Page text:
-Nate Hill

Sam Peckinpah’s The Osterman Weekend 


-Nate Hill-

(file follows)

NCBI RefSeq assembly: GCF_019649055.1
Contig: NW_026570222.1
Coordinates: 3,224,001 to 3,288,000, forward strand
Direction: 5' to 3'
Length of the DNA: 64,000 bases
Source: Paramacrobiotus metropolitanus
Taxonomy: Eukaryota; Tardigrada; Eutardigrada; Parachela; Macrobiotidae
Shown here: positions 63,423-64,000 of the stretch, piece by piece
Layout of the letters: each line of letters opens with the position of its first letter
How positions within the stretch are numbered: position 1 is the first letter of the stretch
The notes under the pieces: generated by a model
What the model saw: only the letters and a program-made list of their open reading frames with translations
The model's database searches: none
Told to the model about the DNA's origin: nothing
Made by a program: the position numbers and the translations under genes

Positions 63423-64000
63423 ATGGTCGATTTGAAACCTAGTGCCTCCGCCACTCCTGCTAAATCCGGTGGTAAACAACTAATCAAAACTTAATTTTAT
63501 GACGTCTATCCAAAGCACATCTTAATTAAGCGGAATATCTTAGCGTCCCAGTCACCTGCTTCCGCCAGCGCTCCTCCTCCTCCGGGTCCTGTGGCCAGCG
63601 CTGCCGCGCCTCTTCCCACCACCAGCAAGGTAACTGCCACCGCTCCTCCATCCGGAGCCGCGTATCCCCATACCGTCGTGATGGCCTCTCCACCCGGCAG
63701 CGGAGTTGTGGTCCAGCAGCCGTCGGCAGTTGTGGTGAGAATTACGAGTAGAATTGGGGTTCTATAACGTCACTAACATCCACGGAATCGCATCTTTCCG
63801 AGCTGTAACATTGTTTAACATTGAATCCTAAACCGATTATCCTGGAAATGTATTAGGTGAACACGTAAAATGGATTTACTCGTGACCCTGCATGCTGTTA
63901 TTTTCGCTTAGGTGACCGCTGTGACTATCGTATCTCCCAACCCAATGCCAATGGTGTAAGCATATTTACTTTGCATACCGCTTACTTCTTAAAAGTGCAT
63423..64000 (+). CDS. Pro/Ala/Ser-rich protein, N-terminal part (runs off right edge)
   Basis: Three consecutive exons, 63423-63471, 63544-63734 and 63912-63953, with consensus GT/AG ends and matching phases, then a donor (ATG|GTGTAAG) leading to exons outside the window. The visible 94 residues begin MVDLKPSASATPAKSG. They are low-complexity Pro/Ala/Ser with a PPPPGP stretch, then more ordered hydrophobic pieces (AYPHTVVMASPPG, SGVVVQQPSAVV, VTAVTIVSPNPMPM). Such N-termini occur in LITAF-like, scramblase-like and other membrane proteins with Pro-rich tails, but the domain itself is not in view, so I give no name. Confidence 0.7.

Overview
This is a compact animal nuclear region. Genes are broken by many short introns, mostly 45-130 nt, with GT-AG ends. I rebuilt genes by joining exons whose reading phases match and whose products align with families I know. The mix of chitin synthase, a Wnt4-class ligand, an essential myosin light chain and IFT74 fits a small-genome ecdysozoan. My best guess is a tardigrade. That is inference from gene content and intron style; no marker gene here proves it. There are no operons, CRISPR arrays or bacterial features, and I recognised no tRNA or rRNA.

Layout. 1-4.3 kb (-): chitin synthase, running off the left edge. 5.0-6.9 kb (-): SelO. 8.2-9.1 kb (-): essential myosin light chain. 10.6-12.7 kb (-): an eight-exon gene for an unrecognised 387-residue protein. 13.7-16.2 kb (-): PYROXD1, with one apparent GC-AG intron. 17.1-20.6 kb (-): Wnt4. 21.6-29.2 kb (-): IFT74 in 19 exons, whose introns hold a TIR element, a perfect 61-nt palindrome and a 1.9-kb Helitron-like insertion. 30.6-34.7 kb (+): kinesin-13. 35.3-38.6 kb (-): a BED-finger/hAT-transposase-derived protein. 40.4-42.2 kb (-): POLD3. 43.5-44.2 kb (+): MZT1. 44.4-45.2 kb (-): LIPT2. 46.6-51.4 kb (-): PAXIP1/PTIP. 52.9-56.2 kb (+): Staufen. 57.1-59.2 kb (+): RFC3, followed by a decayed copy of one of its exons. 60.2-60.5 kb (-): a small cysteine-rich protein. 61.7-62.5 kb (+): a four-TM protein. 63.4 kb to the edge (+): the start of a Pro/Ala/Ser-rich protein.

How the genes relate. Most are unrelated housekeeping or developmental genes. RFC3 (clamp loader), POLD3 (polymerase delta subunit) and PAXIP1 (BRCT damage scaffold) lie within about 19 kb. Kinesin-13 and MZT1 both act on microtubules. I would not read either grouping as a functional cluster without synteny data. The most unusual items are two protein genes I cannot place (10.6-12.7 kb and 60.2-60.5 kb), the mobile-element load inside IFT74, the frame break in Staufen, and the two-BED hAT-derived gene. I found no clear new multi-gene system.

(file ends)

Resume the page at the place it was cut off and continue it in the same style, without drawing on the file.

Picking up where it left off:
Sam Peckinpah’s The Osterman Weekend is so strangely plotted, so illogical and hard to understand, that not even John Hurt providing a play by play from an ever present tv monitor can seem to make sense of it. It’s not that it’s a bad film, parts are very well done and there’s that nostalgic Cold War vibe that 80’s espionage thrillers always have, it’s just that somewhere along the way, whether in the editing room, the shot list or scheduling, someone quite literally lost the plot. It’s enjoyable, well acted and supplies some of that classic Peckinpah grit he’s known for, but it’s just one massive loose thread that no one bothered to pull taut, which is a shame when you look at the talent involved. The film opens with the murder of a beautiful woman, the wife of a CIA spook (Hurt). Now, this inciting incident is what spurs on the rest of the plot, but the how and the why seem to be missing, and the matter of his wife doesn’t come into play again until all is almost said and done, and seems to have not a lot to do with the entire rest of the film. The bulk of it focuses on controversial talk show host John Tanner (Rutger Hauer), a man who lives to rub people the wrong way and put men of power on the spot with provocative, candid questions, all from the safety of his brightly lit studio. He’s forced to get his hands dirty though when Hurt contacts him, informing him that his three friends he’s planned to spend the weekend with (Craig T. Nelson, Dennis Hopper and a sleazy Chris Sarandon) are in fact soviet spies in hiding. Forced to bug his weekend home and play host to Hurt as he watches them all via hidden cameras, tensions arise as they try to smoke the three out and figure out… something. But what? It’s anyone’s guess what three potential traitors have to do with a murdered agent’s wife, and I’m sure the novel by Robert Ludlum on which this is based covers that a little more pointedly, but this film is just all over the place. It drags where it should glide, and skips hurriedly over scenes with potential to be great. Nevertheless, they achieved some level of class at least, with a crackling on-air conclusion that cathartically weeds out some corruption and provides almost a glimmer of an answer to what’s going on. There’s a fight scene between Nelson and Hauer that’s excellently choreographed, the performances are committed and engaging, and I’m always a sucker for cloak and dagger theatrics. But the thing just can’t seem to cohesively pull itself together and present a story that makes sense. It’s not even that it doesn’t make sense in a Tinker, Tailor, Soldier Spy sense, because I’m sure that if I sat down and watched that film like five times in a row, id get it, it has a plot buried under all of it. This one though, it’s like there’s pieces missing, and the ones that are left are either out of order, or from a different puzzle entirely. Close, but no cigar.